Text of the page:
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Anna Greenberg and Anthony Dale

Measuring what matters in hospitals

Hallway health care – gurneys with sick patients lining hospital corridors – is one of the most graphic representations of the pressures on Ontario’s health system today. We know that the equivalent of more than 10 large, 400-bed hospitals are filled to capacity each day by patients who don’t need the level of services hospitals are designed to provide. They are waiting for more appropriate placement in long-term care, rehabilitation, home care and assisted living.

Tackling these and other system challenges requires an accurate assessment of their scope and scale. Every health care system needs to measure how it is doing so it can improve and so Ontarians know whether the system is moving in the right direction and if they are getting good value for their money.

To properly support the priorities for the system, it is important that what we measure helps us identify and focus our efforts on the most pressing concerns. It is also important not to overwhelm health care professionals with a burdensome requirement to measure too much. As health quality guru Dr. Don Berwick wrote in 2016, excessive and mandatory measurement “is as unwise and irresponsible as is intemperate health care”. Measurement should provide meaningful information on performance, so providers can begin the quality improvement process, if required.

The Ontario Hospital Association and Health Quality Ontario are working together to stop excessive measurement and prioritize what matters. The objective is to ensure that investment and efforts to measure and report performance indicators in hospitals support better patient outcomes and are aligned with Ontario’s health system strategy.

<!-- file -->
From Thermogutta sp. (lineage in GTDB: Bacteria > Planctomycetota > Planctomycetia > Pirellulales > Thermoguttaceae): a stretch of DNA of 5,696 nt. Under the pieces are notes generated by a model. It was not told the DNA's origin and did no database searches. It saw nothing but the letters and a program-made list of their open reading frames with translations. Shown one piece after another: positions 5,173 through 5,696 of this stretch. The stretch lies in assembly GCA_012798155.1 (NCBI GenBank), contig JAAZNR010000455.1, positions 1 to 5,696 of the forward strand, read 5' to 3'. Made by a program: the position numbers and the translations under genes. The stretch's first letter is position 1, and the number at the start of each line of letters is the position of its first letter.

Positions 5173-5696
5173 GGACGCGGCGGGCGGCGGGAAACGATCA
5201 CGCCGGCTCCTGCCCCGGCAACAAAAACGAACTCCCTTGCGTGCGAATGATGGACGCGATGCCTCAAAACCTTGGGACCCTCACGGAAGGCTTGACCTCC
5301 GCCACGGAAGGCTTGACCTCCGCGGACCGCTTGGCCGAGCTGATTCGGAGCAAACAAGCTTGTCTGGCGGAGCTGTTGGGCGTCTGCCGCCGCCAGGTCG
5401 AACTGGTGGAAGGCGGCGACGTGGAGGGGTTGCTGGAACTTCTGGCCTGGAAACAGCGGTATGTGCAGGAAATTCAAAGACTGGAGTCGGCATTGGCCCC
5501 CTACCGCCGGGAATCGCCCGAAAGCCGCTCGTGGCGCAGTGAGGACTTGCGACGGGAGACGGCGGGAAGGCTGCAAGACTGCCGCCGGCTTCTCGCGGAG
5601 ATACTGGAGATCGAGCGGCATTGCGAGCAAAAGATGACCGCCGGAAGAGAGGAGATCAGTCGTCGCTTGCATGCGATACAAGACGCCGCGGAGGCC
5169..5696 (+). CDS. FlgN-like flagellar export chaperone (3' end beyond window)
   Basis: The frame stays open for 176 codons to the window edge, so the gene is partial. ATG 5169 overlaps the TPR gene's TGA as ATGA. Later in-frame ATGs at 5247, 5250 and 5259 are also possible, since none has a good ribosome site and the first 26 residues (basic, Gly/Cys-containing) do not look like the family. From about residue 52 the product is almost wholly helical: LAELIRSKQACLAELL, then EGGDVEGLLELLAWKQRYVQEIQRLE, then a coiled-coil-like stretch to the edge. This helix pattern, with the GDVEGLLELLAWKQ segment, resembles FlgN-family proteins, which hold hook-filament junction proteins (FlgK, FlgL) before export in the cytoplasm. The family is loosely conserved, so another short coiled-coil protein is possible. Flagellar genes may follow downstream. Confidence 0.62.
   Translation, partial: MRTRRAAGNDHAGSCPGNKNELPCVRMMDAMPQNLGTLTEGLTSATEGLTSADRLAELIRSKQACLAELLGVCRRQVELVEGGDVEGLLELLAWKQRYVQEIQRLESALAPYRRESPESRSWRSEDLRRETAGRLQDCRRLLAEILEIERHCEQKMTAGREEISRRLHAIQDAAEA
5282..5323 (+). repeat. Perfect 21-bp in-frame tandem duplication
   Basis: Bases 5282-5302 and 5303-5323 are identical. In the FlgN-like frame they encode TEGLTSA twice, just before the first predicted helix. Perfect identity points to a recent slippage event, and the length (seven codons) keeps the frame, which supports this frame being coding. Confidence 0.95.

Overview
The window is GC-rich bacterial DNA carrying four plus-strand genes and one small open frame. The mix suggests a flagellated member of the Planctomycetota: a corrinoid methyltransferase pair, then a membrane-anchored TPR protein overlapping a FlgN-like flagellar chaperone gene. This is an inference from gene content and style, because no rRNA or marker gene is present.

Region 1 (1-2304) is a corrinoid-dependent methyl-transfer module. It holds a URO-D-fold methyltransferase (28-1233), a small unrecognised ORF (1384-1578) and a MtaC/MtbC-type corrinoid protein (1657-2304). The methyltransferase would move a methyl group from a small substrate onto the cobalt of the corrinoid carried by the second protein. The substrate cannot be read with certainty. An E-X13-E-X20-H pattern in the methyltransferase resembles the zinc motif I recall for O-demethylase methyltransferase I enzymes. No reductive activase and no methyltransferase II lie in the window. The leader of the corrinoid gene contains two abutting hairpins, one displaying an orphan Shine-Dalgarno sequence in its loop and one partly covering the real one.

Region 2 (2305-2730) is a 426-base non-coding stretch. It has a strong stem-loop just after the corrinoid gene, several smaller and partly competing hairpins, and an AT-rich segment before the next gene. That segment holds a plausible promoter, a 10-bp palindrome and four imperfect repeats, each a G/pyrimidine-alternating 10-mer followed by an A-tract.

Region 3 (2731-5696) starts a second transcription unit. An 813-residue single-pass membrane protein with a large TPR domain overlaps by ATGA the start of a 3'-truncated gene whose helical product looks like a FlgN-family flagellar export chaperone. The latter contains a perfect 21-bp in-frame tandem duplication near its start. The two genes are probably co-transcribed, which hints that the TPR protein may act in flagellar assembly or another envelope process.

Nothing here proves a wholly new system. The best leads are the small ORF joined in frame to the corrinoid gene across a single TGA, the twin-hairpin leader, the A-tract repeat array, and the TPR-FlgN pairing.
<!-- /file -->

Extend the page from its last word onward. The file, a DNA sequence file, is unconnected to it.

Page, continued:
Depending on the size and type of institution, senior leaders in hospitals in Ontario have identified more than 300 indicators that cross their desks from different organizations, in different report formats, on different time cycles and sometimes with overlapping indicators using different definitions. This is in addition to what a hospital may choose to collect on their own to manage and improve care and operations. Some of these quality improvement indicators are duplicative or not aligned with one another. Additionally, hospitals are asked to individually calculate and submit indicators when they might be more efficiently monitored centrally.

When we asked hospital leaders what was useful in all this reporting for managing and improving quality, the number of indicators shrunk by about a third. This didn’t mean that there weren’t gaps (e.g. what truly matters to patients), but it did highlight that there was a lot of measurement and reporting happening that was clearly of low value.

One of the key issues we identified is that our system tends to add new measures but is reluctant to retire measures even when they are not actively being used to make decisions or improvements. We don’t have clear criteria for when a measure should be modified or retired. And even when we add measures, we don’t always have a clear plan for how that data will be used. In the worst cases, there is data being collected routinely and no one is using it or looking at it.

Working closely with senior hospital and system leaders we have committed to:

1. Significantly reduce what we currently measure in hospitals, retiring measures of little to no value;
2. Revisit what we measure on a routine basis (i.e. annually) to make sure it continues to be of value;
3. Exercise much more discipline when we add measures about the plan for how it will be used;
4. Distinguish between what is important enough to be publicly reported vs. what is a lower priority but should still be monitored vs. what is low value and should be retired.
5. Recommending a centralized system where indicator performance is monitored and communicated back to providers or stakeholders when an issue has been identified.